Today, the Monetary Policy Council has taken a decision to increase the interest rates once again. The NBP reference rate rose from 3.50% to 4.50%. The 100-basis-point rate hike was stronger than both us and the market had expected (50bps). This means that, just like in March 2022, the interest rate adjustment was bigger than expected (see MACROpulse of 08/03/2022). In its press release after the meeting the Council noted that Russian military aggression against Ukraine constitutes a significant uncertainty factor and it has contributed to weakening sentiment of economic entities. At the same time, the Council has repeated its optimistic statement expressed after the March meeting, which said that a continuation of favourable domestic economic conditions may be expected in the coming quarters given a modest share of exports to Russia and Ukraine in Polish foreign sales.
Inflation rises beyond the March projection
The press release does not explain why the interest rate hike was much higher than expected. In our opinion, the main reason behind this relatively strong tightening of the monetary policy was the significant inflation rise seen in March, which stood at 10.9% YoY vs. 8.5% in February according to the flash estimate (see MACROmap of 04/04/2022). Consequently, with the prices expected to keep on growing strongly in the months to come, inflation in Q2 2022 is likely to rise far beyond the NBP’s March projection (10.3%). The Council may have concluded that the quick inflation rise and the related risk of inflation expectations hike requires relatively big monetary policy adjustment even though the price growth acceleration was mainly caused by the supply-side factors (a strong growth in the prices of food and energy) that are strongly related to the war in Ukraine. Tomorrow’s press conference of the NBP President will probably shed more light on the reasons behind today’s surprisingly high interest rate hike.
The end of the interest rate hikes coming ever closer
The Council has declared that “further decisions of the Council will depend on incoming information regarding perspectives for inflation and economic activity, including the impact of the Russian military aggression against Ukraine on the Polish economy.” At the same time, just like in March, the Council emphasised that the interest rate hike will reduce the risk of inflation running above the NBP inflation target in the monetary policy transmission horizon. In our opinion, the press release suggests that the monetary policy tightening cycle will be continued in the months to come. We also believe that today’s much-higher-than-expected interest rate hike is indicative of a slight upside risk to the expected peak of the NBP reference rate adjustment which, according to our recent forecast, is 5.50% (see MACROmap of 04/04/2022). In our scenario, the Council, in its efforts to curb the economic activity fluctuations, will choose to keep the total scale of the NBP reference rate hikes on a moderate level, but the target rate will stay in force for quite a long time (at least until the end of 2023 in accordance with our forecast). In our opinion, the alternative scenario in which the stronger tightening of the monetary policy in 2022 would be followed by interest rate cuts in 2023 is less likely.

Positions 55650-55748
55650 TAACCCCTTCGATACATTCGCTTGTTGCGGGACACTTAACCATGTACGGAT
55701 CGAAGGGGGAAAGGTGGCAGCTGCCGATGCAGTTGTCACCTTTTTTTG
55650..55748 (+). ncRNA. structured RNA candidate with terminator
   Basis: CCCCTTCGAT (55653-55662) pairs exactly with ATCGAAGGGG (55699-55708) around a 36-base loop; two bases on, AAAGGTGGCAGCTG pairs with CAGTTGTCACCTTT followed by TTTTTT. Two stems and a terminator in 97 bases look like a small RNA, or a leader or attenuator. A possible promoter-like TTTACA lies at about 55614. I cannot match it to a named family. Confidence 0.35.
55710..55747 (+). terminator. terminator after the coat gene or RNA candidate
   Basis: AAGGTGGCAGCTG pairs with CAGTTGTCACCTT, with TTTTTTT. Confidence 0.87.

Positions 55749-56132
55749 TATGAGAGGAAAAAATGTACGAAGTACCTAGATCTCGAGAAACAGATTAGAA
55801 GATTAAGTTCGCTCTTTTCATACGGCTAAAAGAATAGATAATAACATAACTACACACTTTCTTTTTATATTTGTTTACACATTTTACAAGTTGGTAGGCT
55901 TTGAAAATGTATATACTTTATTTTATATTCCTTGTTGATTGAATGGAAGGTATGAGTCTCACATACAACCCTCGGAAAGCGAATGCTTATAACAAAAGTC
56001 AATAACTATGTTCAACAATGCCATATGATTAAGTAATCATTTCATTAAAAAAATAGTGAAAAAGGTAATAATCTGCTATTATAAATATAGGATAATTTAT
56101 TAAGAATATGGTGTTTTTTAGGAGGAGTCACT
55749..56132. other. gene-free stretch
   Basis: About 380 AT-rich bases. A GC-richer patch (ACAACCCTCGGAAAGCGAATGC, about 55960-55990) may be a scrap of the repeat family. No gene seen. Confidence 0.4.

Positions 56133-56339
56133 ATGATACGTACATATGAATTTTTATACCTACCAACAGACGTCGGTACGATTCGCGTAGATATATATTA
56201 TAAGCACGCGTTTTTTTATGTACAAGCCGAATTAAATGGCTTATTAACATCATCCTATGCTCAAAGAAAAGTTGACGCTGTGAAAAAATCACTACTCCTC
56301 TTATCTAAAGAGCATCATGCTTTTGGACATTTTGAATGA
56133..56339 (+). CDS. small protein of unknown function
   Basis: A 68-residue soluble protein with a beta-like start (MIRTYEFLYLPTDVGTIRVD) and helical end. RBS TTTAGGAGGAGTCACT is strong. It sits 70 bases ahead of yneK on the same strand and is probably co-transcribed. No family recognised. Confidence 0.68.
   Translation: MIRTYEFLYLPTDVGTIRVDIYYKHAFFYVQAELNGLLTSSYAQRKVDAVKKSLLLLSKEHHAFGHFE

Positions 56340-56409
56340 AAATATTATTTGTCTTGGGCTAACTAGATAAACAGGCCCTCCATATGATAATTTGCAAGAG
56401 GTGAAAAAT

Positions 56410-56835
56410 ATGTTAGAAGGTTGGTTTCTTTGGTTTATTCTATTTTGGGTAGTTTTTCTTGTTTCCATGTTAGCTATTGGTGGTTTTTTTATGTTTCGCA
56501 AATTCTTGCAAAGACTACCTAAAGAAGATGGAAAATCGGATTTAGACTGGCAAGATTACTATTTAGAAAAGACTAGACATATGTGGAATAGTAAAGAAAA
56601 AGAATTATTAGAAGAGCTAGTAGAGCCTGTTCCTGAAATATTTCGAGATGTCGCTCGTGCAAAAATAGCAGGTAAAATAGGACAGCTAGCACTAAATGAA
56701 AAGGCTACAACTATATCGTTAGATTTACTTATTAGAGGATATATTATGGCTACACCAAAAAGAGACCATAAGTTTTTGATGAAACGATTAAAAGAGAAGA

In our opinion, the press release following today’s meeting of the Council is slightly positive for the PLN and for the yields on bonds.